Paul Makepeace ;-)

How to write a phone number

Phone numbers are often written in a way that deletes or distorts information about them. The most common error I experience day to day is people simply not understanding what London's area code is. (Hint: If you think it's 0207 or 0208 you definitely need to read this.) The other common stylistic issue is the US tendency to write their phone numbers like (831) 238 0902. You'll see shortly why this is a problem on a number of levels, not least that that phone number doesn't actually work.

This is a first draft; might beef it up a bit later. In particular I only talk about the UK and US as they're the only two systems I know much about. Additions very welcome!

Skip down to the solution.


A phone number consists of a country code, area code, and phone number. Only since the 21st century has the general public paid much attention to the country code.

For example,

UK44208870 9929
US1831238 0902

So anywhere in the world, so far as I know, those numbers will uniquely identify a phone number. The only additional piece of information required is the international prefix: the digits required to dial outside the country.

National and international prefixes

International phone calls require the international prefix which depends on the country you're dialling from. From the UK it's 00; from the US 011.

So a full international number is

international prefix + country code + area code + phone number.

For example, to dial our UK number from the US we would use 011442088709929. Dialilng the US number from the UK number would be 0018312380902.

To dial a number in the same country as you're dialling, you use the national prefix + area code + phone number. For example in the UK the national prefix is 0 so the number above would 02088709929.

Viva la différence

Each country has its own way of writing a phone number. For example, in the US the country code is generally omitted and the area code parenthesized, like so (831) 238 0902. Which is odd, since that number won't actually work if you were to dial it: you need the national prefix 1 (which coincidentally is the same as the US's country code–ah, the joys of being the first to get it all working).

In fact, in some places like Houston, Texas dialling other numbers in Houston you actually have to dial those ten digits. The area code in a "ten digit dialling" number is now a required part of the phone number so for example even in area code 713 you'd need to dial 713 555 1212. In the US it's common to see the area code written parenthesized even though technically in the case of ten digit dialling this is wrong since it is no longer optional. (Assuming you read "( ... )" as denoting something is optional.)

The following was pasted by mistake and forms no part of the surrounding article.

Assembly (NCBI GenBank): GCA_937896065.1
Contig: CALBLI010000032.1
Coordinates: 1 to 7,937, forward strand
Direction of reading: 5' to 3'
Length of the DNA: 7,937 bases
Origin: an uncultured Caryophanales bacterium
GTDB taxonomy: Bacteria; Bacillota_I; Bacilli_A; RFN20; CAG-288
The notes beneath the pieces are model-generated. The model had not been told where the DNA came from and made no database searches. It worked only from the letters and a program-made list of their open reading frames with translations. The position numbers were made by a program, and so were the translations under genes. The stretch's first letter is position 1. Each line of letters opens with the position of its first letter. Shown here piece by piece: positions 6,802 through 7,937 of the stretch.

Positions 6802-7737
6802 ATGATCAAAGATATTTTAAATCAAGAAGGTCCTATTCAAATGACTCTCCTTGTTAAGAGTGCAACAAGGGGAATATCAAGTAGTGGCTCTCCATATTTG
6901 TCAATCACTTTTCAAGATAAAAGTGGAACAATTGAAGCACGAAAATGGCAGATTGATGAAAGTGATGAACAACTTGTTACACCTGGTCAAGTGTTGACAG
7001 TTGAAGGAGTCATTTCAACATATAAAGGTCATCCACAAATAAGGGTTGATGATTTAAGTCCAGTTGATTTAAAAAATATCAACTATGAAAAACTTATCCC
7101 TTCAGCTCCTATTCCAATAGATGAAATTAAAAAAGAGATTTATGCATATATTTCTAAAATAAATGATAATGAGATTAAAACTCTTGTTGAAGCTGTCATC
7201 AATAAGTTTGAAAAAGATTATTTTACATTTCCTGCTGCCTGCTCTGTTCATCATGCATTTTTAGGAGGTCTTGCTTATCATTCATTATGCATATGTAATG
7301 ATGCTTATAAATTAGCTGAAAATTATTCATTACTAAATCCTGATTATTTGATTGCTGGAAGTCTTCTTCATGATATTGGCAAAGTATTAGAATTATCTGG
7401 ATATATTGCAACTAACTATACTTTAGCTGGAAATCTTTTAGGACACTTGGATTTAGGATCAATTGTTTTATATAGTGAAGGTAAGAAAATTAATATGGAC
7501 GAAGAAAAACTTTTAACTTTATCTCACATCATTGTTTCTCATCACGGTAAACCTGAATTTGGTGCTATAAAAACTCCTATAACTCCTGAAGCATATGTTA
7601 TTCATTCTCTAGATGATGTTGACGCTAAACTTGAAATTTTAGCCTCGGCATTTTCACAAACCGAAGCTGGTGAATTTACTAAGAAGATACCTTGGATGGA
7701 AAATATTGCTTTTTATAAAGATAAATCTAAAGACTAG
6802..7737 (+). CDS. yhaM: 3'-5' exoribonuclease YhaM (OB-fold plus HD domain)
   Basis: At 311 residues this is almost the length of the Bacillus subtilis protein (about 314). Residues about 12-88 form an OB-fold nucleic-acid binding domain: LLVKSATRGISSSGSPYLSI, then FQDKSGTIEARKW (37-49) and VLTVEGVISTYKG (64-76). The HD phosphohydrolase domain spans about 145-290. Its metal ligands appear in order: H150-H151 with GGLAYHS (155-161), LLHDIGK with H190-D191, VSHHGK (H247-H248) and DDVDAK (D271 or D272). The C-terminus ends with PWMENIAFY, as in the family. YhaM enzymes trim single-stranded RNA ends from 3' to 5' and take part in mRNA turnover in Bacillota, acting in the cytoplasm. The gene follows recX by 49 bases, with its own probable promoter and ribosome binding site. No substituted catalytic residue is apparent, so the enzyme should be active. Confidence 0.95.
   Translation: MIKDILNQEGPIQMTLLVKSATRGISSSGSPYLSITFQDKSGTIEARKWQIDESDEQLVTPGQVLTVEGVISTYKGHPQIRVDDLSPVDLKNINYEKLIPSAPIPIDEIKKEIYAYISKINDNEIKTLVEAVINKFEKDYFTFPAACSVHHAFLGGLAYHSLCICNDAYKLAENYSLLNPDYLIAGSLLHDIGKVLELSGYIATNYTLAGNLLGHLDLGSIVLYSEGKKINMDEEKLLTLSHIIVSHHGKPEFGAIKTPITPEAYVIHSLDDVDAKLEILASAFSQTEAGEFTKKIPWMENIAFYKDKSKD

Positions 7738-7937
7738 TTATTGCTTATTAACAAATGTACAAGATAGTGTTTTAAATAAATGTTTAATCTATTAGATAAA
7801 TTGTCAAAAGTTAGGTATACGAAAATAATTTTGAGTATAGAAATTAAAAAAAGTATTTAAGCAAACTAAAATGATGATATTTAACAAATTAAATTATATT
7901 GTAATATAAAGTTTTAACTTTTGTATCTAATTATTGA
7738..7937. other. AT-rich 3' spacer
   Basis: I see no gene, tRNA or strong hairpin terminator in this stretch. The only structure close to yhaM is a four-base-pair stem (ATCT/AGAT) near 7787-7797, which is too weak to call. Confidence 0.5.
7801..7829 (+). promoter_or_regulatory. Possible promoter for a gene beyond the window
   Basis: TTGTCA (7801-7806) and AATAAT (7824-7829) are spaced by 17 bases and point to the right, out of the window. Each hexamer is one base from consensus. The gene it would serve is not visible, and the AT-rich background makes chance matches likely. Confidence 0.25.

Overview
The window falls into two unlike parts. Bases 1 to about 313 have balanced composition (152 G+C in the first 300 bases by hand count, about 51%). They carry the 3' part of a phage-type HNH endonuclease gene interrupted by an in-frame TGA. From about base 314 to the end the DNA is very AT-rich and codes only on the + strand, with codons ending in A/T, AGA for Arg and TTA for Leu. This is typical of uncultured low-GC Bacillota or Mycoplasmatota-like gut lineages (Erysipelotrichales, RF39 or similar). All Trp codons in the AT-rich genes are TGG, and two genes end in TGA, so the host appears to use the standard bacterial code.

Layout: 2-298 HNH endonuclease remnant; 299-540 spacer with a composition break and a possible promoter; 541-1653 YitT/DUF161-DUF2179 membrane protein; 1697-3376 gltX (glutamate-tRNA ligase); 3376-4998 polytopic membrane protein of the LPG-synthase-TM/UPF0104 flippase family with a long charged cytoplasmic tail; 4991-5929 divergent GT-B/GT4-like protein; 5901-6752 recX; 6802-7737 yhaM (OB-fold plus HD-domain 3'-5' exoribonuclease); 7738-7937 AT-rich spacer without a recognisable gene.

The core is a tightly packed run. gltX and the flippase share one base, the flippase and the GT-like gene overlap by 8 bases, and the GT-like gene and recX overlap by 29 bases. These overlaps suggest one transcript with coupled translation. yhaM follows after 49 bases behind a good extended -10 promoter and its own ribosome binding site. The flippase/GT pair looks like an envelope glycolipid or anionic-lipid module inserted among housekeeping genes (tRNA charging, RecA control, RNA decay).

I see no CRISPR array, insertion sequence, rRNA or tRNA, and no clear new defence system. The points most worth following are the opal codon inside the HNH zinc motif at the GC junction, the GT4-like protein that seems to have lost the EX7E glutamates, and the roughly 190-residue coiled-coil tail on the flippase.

As we've just seen, the UK doesn't use parentheses but instead melds the national prefix into the area code, e.g. 020 8870 9929.


What about the spaces in numbers, why 238 0902 versus 23 80 902? It's purely local convention and has no impact when dialling–there is no "space bar" on a numeric keypad. Spaces are generally used to separate country, area, and phone number. Additionally some a space is thrown into the mix of 7+ digits to visually break it up a little. We'll see shortly how this can cause problems. Talking of which...


Even between just two countries we have,

So we need some solution that addresses all the above problems. Let's first examine where spaces in phone numbers may occur.


Or, A rant about writing "0207", "0208", "01179", etc

The spacing in particular causes problems of its very own. Imagine doing something as absurd as putting a space in an area code, and then even more perversely, transferring one cleaved part of that severed area code onto the phone number?! Or, vice versa, lopping off a part of the phone number and bonding it willy-nilly to the area code. Completely ridiculous most would agree - an area code is an area code, if you add digits to it it ain't the area code any more. Imagine delivering mail to your house with an extra digit in the house number. Or, worse, adding digits to the postal code.

But guess what, in the UK this is what millions of people are doing. Even a practice the incumbent telecoms provider, British Telecom, was engaged in. That's right, the biggest phone company in the UK, did not until quite recently (2002?) accurately write phone numbers on its customers' bill. I'm hoping this is the fundamental reason why so many people in the UK still make this mistake, as opposed to for example the population of Britain being a bunch of clueless numbskulls. :-)

By this point it should be becoming clear what is wrong with "0208". There's a suggestion that 208 is the area code. It is not. 20 is the London area code. (In fact one of the major points of transitioning from the old London area codes, 171 and 181, was to enable direct dialling to any of London.) The 8 is part of the phone number. If you were to deduce from 0208 870 9929 that the number 870 9929 was the phone number and dial it within London you would simply not get through; the exchange waiting for the final eighth digit. You'll see similar errors with say Bristol whose area code is 117, numbers wrongly written as 01179 246371.


Write your phone number, always, like this:

+44 7814 728381
+44 20 88709929 (or +44 20 8870 9929)
+1 831 2380902 (or +1 831 238 0902)

where + denotes "whatever the country you're calling from's international prefix is".

So the solution requires knowing two pieces of information: how to dial internationally, and nationally. This is incredibly basic information provided on payphones, in phonebooks, and besides that almost everyone capable of actually using a phone could explain.

Reasonable alternatives

Including the national code like this,

+44/0 7814 728381 (preferred)
+44/(0) 7814 728381 (in semi-common usage now)

The US's national and international codes are the same so have the elegant solution of simply +1 831 2380902.